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12 results for Our State Vol. 81 Issue 3, Aug 2013
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20106
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Shearline Boatworks, located in Morehead City, builds custom-made boats. Depending on the size, the boat's completion can take from one to three years. The company began in 2000 and is currently at work on boat number 31.
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20108
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Douglas Hoover, an Archdale artist who specializes in oil painting, paints scenes of everyday life and coastal and urban settings. About eight years ago he decided to make painting his full-time job after a 20-year career in advertising.
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20105
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Weaver recounts the beginning of PineCone, The Piedmont Council of Traditional in the 1980s. PineCone has now grown into the largest traditional music organization in the state, with more than 170 events each year.
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20109
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Williamston, located in Martin County, is featured in Our State Magazine's Tar Heel Town of the Month section.
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Our State (NoCar F 251 S77), Vol. 81 Issue 3, Aug 2013, p34-36, 38, 40-41, il Periodical Website
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20132
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In 1859, while debates raged in the Carolinas about seceding from the United States, a young planter's son from Tyrrell County traipsed through Europe for adventure and purpose. After returning to the United States, James Johnston Pettigrew, with no military experience, is appointed colonel of the 1st Regiment of Rifles, where this scholar becomes a fierce adviser and warrior for the South.
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Our State (NoCar F 251 S77), Vol. 81 Issue 3, Aug 2013, p52-54, 56-58, il, por Periodical Website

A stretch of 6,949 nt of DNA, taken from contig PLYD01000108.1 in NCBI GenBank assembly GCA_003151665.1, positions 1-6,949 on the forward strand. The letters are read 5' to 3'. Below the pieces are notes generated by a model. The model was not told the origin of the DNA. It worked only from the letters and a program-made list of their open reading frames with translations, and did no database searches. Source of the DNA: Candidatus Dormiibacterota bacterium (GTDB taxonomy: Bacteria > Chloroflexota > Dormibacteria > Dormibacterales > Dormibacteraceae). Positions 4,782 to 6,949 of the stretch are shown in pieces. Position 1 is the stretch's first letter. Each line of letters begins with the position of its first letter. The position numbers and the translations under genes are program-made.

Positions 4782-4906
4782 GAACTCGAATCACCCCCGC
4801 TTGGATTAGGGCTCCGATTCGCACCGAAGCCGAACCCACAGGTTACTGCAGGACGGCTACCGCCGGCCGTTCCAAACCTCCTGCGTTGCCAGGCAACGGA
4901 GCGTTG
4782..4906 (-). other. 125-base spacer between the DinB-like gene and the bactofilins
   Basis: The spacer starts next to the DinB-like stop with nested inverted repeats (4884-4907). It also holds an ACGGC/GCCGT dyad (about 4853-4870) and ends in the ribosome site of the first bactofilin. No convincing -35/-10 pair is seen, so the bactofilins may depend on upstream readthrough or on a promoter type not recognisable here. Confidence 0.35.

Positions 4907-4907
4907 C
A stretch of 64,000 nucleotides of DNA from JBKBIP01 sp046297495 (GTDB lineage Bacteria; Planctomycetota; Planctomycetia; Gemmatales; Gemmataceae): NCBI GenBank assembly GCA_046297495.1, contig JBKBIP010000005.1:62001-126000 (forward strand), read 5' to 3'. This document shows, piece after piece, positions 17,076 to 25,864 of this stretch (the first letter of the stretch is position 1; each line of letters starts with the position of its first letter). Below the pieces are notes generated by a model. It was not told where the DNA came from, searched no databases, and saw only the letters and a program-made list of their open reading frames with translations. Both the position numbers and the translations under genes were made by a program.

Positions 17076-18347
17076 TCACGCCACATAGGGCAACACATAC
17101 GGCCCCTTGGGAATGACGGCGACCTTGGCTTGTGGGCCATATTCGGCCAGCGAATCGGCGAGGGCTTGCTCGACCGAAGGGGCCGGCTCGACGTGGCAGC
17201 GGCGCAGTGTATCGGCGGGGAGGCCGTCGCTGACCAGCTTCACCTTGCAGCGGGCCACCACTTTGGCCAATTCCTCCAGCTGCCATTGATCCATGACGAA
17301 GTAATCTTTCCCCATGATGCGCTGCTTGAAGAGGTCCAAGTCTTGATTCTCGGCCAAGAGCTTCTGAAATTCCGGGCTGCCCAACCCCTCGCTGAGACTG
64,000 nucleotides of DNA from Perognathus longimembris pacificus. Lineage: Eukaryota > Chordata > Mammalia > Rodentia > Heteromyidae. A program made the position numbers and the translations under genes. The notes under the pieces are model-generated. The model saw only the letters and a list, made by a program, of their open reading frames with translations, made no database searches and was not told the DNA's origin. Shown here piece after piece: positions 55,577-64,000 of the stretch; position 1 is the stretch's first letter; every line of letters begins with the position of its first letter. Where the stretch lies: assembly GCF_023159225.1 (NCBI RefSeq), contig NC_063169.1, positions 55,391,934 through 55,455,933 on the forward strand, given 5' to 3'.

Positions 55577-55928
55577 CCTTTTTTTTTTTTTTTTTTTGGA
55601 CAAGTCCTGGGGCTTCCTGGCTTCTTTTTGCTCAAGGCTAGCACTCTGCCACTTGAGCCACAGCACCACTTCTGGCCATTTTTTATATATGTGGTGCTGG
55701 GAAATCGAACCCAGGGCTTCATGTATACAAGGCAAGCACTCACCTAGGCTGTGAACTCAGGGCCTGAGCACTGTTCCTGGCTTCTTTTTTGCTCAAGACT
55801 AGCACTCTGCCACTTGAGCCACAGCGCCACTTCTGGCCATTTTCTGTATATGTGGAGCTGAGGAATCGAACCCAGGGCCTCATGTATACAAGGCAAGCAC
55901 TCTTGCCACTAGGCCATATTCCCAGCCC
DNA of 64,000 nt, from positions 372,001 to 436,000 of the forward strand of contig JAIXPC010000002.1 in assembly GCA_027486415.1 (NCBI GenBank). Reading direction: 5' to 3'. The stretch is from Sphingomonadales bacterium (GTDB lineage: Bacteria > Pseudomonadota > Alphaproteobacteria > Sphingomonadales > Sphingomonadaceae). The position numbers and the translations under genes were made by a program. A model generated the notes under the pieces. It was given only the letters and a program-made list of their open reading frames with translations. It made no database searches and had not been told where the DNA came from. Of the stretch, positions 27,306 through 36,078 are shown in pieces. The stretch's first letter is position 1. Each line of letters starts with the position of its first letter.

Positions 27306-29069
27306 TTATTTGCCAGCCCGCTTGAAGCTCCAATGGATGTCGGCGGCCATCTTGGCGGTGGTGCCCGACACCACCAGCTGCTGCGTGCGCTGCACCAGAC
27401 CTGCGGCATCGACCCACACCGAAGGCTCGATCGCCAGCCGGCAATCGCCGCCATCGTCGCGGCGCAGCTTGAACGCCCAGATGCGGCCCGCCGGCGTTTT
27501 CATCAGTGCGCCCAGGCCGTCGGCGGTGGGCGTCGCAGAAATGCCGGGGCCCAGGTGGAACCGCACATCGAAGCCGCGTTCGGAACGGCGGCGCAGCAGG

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20131
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Leon Levine built a Fortune 500 company from the basement of a bargain shop in Charlotte; today, Family Dollar Stores occur in 45 states with over 7,500 stores. But Levin's legacy goes beyond the low-priced empire, donating millions to community and research centers, museums, and hospitals.
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Our State (NoCar F 251 S77), Vol. 81 Issue 3, Aug 2013, p44-46, 48, 50, f Periodical Website
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Record #:
20136
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Huler discusses the history of the screen door and its importance to the southern culture of North Carolina.
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Our State (NoCar F 251 S77), Vol. 81 Issue 3, Aug 2013, p104-106, 108, 110, 112-113, f Periodical Website
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Record #:
20142
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When Japanese arrowroot was introduced more than 100 years ago to flower beds and gardens across the South, no one suspected this monstrously invasive species--kudzu--would become as ubiquitous to places like North Carolina as tobacco farms and BBQ restaurants.
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Our State (NoCar F 251 S77), Vol. 81 Issue 3, Aug 2013, p152-154, 156, 158-159, f Periodical Website
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Record #:
20138
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In the 1950s, tobacco barns dotted North Carolina with nearly half a million locations statewide. Made for curing the state's top commodity, today only around 50,000 of these barns still stand.
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Our State (NoCar F 251 S77), Vol. 81 Issue 3, Aug 2013, p124-126, 128, 130, 132-133, f Periodical Website
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Record #:
20140
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With its unique cherry flavor and bright red color, the history of Cheerwine is inextricably linked with its home state of North Carolina.
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Our State (NoCar F 251 S77), Vol. 81 Issue 3, Aug 2013, p144-146, 148, 150-151, f Periodical Website
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Record #:
20137
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Wallace discusses grits as the new iconic food of the South, especially North Carolina, despite its long and important traditional place in the region.
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Our State (NoCar F 251 S77), Vol. 81 Issue 3, Aug 2013, p114-116, 118, 120, 122-123, f Periodical Website
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Record #:
20139
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Swamps lie in various regions of North Carolina, bringing unique environmental and cultural aspects to the state.
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Our State (NoCar F 251 S77), Vol. 81 Issue 3, Aug 2013, p134-136, 138, 140, 142-143, f Periodical Website
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